Memories of Violence and Dreams of the Future

DRAWING BY Ehsan, 10, from Afghanistan. His drawing “is in the future. My father works. The car is yellow since it’s a cab. That’s the cab my father will drive in Austria,” he says.

fromMigrant Children’s Drawings From Hungary Train Station” By Margit Feher via @wallstreetjournal

Children among the hundreds of asylum seekers crammed into a bleak passageway under Budapest’s Keleti train station, the scene of migrant protests, draw to pass the time before their families travel on­—if the Hungarian authorities allow it—to the richer countries of Northern and Western Europe to settle. With markers, crayons and colored pencils donated by volunteers, they work quietly in small groups, squatting or sitting on the ground.


Their pictures show homes left behind, the often horrible experiences they endured and some of their dreams of a better, peaceful future.

These images so naturally evoke another set of children’s drawings made at a time of violence, uncertainty, and desperation. The children’s drawings from Terezin, now housed at the Jewish Museum of Prague, and collected in, I Never Saw Another Butterfly, similarly reflect memories of violence with dreams of peace.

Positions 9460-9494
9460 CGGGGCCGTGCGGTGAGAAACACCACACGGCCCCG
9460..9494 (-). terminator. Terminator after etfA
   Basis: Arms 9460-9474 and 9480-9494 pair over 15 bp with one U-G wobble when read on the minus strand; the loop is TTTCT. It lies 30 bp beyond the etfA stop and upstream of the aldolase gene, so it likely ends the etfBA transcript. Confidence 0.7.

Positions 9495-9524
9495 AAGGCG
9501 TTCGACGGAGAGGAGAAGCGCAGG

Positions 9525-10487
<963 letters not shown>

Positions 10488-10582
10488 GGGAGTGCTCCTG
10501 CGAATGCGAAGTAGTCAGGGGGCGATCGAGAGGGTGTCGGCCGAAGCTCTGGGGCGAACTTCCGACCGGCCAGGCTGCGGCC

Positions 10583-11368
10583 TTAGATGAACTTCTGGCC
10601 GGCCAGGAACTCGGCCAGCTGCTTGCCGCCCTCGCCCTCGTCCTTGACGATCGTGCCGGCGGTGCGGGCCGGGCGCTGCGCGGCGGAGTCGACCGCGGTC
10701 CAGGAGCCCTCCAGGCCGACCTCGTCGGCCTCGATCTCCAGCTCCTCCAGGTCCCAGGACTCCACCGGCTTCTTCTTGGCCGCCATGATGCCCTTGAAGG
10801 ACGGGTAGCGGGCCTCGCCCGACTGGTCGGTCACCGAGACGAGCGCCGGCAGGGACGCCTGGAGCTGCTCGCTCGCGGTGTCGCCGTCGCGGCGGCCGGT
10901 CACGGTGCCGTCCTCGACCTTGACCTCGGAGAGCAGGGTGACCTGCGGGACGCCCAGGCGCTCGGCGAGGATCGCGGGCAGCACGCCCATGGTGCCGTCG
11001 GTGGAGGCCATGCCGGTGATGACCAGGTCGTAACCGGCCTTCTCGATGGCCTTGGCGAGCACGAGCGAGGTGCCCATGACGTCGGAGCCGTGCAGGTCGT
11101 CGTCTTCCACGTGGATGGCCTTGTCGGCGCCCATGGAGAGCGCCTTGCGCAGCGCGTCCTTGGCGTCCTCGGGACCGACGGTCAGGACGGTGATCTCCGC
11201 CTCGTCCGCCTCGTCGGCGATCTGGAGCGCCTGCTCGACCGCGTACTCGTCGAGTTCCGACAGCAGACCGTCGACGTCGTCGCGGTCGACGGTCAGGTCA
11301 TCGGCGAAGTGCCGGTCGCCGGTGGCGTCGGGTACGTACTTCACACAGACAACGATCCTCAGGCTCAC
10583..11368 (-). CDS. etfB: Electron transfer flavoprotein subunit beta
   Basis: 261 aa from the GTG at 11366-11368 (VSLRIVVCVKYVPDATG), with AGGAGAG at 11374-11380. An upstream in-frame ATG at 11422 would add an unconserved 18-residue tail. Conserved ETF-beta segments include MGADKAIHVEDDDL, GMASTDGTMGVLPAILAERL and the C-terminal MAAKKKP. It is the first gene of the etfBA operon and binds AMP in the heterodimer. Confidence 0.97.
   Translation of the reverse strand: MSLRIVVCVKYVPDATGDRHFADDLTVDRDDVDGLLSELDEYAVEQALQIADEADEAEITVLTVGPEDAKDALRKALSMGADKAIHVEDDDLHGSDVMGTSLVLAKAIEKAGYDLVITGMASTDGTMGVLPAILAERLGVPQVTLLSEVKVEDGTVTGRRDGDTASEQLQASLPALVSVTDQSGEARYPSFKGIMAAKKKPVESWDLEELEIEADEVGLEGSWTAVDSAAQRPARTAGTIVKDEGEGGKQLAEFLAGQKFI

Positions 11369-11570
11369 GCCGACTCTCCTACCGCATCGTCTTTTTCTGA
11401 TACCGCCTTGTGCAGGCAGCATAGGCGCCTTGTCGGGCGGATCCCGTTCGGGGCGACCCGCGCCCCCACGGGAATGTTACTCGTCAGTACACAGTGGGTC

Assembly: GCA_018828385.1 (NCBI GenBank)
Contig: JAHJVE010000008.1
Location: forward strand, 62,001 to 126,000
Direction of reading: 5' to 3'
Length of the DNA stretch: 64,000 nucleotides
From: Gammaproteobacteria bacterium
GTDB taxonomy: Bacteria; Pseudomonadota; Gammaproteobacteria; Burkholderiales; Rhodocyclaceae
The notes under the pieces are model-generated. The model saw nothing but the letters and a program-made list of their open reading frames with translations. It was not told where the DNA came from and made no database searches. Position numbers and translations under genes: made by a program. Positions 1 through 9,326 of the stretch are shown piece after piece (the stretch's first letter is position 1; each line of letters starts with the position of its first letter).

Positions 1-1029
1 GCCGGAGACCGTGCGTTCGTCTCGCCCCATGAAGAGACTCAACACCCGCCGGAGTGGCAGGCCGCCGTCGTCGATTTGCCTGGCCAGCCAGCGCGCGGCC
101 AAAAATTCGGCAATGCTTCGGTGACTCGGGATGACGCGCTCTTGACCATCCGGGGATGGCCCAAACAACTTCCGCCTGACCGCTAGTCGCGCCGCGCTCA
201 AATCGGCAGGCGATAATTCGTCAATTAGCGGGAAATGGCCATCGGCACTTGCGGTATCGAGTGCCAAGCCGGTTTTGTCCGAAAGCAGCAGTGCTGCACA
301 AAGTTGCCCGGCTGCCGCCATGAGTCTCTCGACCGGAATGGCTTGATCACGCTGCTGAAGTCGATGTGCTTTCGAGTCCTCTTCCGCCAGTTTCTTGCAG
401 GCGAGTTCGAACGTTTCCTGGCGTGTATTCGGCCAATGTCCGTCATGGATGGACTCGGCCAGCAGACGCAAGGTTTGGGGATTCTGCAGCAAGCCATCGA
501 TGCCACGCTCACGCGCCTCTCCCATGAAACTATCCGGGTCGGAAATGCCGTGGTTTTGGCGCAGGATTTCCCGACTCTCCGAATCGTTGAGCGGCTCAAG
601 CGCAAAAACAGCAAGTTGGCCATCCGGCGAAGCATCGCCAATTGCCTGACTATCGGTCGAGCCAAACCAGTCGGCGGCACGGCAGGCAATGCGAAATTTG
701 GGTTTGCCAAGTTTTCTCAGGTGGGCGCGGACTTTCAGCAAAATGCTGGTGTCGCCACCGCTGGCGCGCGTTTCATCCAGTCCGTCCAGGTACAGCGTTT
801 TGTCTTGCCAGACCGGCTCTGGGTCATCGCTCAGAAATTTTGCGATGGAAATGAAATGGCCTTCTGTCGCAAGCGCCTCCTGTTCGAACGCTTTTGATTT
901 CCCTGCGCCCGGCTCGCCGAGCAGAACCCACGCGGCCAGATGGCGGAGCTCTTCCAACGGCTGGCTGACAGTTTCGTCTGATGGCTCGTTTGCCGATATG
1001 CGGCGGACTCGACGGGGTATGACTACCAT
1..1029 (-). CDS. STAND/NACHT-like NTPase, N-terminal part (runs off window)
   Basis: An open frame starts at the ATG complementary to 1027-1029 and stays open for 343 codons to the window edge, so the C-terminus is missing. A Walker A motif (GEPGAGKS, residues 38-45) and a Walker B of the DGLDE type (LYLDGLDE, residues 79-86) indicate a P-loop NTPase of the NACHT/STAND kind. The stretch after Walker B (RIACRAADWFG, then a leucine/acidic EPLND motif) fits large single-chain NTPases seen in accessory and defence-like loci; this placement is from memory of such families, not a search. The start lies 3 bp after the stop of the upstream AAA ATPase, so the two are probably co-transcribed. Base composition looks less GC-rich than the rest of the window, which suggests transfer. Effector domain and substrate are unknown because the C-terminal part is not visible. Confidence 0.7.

From:  Vaclav Havel, Chaim Potok, and United States Holocaust Memorial Museum, I Never Saw Another Butterfly: Children’s Drawings and Poems from the Terezin Concentration Camp, 1942-1944, ed. Hana Volavkova, 2nd edition (New York: Schocken, 1994).


These images have served as documents of life in the Terezin Ghetto and symbols of innocence lost over the last 70 years. They have also acted as hopeful reminders that even in the darkest of times, our dreams and imagination can help us escape the horror and sustain our sense of humanity.

Hopefully the children’s drawings from the Budapest Train station, shared around the world by the Wall Street Journal, will inspire individuals and governments around the world to alleviate the ongoing refugee crisis across Europe and the Middle East. Hopefully these images will mark a moment of changing policy rather than one of lost hope.


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